The Prevent All Soring Tactics Act (H.R. 1518/S. 1406) generated a lot of discussion among the American Horse Council’s advisory committees in June. The bill would not only strengthen regulations against soring—that is, abusing horses to get a high-stepping gait for competition—but would also overhaul the Department of Agriculture’s oversight and enforcement capabilities so that it could better identify and punish bad actors.
The AHC and AVMA participated in the Walk on Washington event to garner support for the legislation a few days before the AHC conference in late June. AHC President Jay Hickey; Dr. Whitney Miller, an assistant director of the AVMA Governmental Relations Division; and Dr. Clara Mason, AVMA Animal Welfare Committee representative to the Unwanted Horse Coalition, attended the demonstration by horse owners and supporters.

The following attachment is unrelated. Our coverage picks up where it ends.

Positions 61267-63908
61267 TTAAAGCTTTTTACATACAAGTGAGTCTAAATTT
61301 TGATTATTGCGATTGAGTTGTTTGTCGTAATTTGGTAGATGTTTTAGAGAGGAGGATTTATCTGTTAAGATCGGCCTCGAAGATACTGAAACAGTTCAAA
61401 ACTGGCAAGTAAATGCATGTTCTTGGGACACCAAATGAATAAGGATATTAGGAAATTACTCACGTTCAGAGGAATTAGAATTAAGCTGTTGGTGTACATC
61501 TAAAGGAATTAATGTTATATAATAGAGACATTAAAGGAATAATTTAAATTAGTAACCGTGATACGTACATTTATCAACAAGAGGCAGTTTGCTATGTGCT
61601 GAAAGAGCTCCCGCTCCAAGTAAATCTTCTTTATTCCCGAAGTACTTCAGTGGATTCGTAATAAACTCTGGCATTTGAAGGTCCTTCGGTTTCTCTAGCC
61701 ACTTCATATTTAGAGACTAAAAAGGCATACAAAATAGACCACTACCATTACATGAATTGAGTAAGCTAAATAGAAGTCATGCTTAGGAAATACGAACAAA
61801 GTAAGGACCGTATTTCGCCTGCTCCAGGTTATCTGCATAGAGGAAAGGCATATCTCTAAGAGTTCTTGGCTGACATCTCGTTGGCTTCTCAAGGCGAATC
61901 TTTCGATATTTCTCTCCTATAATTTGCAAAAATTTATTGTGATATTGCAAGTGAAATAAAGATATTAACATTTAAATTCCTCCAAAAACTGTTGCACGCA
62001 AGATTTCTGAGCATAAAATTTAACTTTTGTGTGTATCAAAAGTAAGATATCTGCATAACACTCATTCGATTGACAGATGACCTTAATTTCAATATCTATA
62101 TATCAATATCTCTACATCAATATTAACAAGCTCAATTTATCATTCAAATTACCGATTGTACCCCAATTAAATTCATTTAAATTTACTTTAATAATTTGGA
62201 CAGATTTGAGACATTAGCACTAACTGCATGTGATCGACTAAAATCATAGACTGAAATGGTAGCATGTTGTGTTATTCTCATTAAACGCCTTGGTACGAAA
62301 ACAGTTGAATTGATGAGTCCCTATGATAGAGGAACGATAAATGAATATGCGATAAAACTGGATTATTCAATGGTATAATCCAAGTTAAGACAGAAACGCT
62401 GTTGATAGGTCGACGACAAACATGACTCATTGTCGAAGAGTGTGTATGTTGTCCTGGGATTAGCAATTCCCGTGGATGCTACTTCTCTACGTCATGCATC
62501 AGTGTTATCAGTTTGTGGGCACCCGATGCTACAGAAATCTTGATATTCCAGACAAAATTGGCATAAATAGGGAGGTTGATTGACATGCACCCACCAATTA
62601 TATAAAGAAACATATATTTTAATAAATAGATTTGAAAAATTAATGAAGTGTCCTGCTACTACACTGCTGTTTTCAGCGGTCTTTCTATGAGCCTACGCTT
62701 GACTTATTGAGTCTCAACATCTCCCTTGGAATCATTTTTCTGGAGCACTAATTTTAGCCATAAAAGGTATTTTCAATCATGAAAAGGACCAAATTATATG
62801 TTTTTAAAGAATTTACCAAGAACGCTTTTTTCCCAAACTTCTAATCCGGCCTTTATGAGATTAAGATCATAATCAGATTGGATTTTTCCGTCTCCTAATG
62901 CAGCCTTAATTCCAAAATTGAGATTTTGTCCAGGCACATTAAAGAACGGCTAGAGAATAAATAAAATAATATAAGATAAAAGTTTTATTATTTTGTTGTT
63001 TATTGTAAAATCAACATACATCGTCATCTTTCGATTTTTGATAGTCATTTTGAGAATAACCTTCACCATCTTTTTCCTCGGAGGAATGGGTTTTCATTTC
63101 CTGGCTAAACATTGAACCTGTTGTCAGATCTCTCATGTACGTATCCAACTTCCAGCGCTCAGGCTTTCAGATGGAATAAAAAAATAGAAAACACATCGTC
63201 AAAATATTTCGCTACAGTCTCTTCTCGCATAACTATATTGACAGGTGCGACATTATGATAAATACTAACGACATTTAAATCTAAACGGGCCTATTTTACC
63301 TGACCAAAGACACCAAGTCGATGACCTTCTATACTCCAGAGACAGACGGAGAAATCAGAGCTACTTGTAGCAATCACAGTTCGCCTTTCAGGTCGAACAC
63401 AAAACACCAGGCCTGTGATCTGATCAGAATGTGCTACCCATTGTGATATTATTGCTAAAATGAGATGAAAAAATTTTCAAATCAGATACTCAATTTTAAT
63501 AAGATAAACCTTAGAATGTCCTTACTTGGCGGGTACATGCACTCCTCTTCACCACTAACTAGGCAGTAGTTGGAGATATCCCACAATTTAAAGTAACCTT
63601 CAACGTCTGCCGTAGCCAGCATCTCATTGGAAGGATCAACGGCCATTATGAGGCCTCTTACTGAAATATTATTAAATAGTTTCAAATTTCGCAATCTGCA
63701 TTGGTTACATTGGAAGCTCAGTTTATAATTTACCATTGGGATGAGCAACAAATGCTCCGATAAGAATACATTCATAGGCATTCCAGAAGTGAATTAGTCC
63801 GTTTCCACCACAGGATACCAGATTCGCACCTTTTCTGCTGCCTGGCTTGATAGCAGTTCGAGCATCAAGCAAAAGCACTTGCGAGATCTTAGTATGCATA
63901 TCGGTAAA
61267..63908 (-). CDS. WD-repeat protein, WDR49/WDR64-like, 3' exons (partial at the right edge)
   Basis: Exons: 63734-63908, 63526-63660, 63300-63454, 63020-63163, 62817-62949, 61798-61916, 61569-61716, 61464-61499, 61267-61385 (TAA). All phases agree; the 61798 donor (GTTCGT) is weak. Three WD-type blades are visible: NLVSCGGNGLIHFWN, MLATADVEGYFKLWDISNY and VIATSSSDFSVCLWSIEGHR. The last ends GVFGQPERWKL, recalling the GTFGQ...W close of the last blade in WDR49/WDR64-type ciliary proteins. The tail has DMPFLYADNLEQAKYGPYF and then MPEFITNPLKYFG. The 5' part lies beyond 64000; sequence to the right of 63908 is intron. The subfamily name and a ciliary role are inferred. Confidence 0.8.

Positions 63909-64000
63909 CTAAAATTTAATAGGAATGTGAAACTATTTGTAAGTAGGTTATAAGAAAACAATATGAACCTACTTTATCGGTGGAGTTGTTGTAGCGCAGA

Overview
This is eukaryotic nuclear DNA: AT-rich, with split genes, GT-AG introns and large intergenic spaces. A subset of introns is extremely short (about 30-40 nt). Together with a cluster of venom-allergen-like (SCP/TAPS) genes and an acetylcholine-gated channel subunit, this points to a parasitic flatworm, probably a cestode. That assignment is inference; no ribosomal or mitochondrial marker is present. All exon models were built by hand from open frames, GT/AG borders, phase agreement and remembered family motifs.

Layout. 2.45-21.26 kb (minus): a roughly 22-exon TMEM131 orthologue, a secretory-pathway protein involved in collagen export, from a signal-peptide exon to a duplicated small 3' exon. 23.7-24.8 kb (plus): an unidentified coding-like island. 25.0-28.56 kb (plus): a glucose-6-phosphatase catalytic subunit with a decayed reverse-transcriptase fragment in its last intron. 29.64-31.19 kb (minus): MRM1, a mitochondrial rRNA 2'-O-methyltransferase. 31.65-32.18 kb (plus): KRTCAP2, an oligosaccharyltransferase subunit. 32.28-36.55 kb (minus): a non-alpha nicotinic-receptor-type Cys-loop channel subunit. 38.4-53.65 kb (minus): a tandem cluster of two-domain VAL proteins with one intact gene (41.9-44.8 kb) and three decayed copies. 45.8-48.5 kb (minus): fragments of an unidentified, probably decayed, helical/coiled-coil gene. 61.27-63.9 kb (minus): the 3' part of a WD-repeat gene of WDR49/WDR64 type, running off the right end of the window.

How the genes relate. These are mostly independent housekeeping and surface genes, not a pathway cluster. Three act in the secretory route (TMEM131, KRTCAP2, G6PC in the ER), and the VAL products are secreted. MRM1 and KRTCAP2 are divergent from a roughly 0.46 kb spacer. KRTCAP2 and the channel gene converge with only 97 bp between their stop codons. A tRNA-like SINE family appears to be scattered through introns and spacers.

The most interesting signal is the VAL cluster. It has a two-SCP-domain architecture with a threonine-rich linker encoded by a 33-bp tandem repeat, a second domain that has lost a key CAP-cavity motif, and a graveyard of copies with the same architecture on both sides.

A Tennessee Walking Horse rider participates in the Walk on Washington event to garner support for the Prevent All Soring Tactics Act. (Courtesy of Victoria Broehm)
Rep. Ed Whitfield, R-Ky., who introduced H.R. 1518, spoke about the bill’s impressive support. Hundreds of organizations, including almost every national and state veterinary group and many Tennessee Walking Horse groups, as well as 292 representatives and 56 senators support the legislation. Other congressional representatives spoke, too: former Sen. Joseph Tydings, D-Md., who led the effort to get the original Horse Protection Act passed in 1970; Rep. Jan Schakowsky, D-Ill.; and Rep. Steve Cohen D-Tenn.
The bill has not been scheduled for a vote, and the AVMA is asking members to visit its Congressional Advocacy Network page to email their representatives and senators to ask them to pass the bill.